In December 2015, we were contacted by an offshore oil & gas manufacturer in The Netherlands. They were looking for a large custom transport cover for a huge piece of equipment to protect it during a 12,500 nautical mile journey from Rotterdam in The Netherlands to Okpo in South Korea. At 19m (62′) long x 17m (56′) wide x 20m (66′) high, the module was too large to be completely enclosed within the hold of any transport ship and so for around 52 days at sea it would be exposed to the elements it as it passed down through the North Atlantic and across the Indian Ocean.
We demonstrated the shrink wrap encapsulation concept to the customer by travelling to Rotterdam in January 2016 and shrink wrapping a scaffold tower. Following this test, Rhino Shrink Wrap were awarded the contract to provide the materials, equipment and labour to completely encapsulate the module on site in The Netherlands in March 2016.
Our key concern for a large custom transport cover project such as this is to make sure that it will withstand the toughest of weather conditions without flapping and detaching. We start by considering the wind loads that might reasonably be expected. A Force 10 ‘storm force’ wind of 48-55 knots (55-63 mph) will exert a force of 0.77kN/m2 on to the shrink wrap sheeting.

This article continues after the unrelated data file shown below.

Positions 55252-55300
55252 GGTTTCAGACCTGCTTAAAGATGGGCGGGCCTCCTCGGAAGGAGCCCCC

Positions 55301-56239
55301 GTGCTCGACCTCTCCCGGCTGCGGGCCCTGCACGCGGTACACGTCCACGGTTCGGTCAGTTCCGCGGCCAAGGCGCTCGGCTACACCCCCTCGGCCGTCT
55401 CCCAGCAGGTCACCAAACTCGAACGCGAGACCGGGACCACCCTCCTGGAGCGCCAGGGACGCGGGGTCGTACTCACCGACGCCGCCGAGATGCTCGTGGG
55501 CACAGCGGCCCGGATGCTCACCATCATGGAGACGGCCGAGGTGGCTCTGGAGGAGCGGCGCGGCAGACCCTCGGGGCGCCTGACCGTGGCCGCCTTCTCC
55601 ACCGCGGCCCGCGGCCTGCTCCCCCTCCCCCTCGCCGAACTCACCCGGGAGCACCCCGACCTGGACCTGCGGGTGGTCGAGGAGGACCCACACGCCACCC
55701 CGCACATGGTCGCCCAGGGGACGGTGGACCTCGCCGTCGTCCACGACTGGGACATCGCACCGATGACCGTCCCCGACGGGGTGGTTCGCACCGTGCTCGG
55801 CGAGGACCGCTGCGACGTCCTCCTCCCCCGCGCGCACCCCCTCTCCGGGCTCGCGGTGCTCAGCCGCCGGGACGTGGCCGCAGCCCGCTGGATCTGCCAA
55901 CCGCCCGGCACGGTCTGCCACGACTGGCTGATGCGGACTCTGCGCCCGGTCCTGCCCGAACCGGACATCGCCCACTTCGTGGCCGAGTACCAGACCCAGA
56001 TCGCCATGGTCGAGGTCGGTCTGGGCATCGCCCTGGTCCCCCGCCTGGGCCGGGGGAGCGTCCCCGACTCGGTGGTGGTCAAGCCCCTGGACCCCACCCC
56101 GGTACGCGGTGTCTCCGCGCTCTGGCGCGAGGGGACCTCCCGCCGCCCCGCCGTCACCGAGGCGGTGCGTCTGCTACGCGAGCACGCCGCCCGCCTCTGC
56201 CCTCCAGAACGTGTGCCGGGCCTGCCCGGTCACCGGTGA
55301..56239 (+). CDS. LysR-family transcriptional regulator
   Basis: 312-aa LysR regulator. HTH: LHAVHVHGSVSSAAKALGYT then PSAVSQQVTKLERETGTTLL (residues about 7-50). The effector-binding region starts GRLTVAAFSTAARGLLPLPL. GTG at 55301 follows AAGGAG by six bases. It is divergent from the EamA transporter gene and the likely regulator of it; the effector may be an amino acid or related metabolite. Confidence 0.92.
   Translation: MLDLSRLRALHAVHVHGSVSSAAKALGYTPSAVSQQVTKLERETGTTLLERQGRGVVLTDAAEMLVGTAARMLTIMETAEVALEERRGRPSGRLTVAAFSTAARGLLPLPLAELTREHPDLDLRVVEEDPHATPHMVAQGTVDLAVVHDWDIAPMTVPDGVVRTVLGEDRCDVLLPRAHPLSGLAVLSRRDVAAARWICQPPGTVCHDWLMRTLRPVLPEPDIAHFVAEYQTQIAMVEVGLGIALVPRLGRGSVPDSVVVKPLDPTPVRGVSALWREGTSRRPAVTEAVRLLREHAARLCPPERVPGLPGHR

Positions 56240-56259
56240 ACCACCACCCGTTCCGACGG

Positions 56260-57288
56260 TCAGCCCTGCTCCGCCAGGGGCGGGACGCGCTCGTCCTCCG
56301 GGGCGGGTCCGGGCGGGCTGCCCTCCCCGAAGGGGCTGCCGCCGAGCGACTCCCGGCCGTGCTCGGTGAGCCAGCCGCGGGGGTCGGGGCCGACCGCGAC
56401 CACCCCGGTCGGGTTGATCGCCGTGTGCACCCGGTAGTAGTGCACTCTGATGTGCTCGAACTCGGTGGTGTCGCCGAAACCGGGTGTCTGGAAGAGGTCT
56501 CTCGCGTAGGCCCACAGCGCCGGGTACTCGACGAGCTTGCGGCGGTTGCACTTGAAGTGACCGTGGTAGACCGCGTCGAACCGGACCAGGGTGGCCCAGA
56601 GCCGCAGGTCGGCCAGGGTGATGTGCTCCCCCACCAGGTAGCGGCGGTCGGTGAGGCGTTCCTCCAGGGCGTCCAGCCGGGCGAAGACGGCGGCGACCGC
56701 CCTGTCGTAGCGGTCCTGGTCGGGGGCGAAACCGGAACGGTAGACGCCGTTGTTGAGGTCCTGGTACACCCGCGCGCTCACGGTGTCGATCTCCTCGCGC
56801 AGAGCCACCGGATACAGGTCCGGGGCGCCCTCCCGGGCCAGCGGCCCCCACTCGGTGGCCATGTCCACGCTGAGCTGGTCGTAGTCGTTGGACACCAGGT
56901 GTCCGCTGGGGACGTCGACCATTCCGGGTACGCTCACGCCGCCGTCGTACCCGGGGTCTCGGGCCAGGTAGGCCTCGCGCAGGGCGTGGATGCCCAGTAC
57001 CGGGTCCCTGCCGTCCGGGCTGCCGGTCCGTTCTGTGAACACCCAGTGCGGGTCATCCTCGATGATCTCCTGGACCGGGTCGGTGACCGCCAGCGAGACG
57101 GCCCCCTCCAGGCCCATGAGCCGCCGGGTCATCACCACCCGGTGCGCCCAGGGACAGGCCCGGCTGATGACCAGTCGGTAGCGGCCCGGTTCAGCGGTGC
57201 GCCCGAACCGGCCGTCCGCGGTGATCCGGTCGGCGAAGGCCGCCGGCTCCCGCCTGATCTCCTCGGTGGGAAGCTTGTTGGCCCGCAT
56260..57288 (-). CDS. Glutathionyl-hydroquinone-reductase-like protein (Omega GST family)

If we look at the module in terms of a 6 sided cube, these sides range in size from 340m2 (3660 square feet) to 380m2 (4090 square feet). This means the wind load on the shrink wrap sheeting on just a single side of the module would be around 300 kN which is equivalent to 30 ton-force during a Force 10 wind.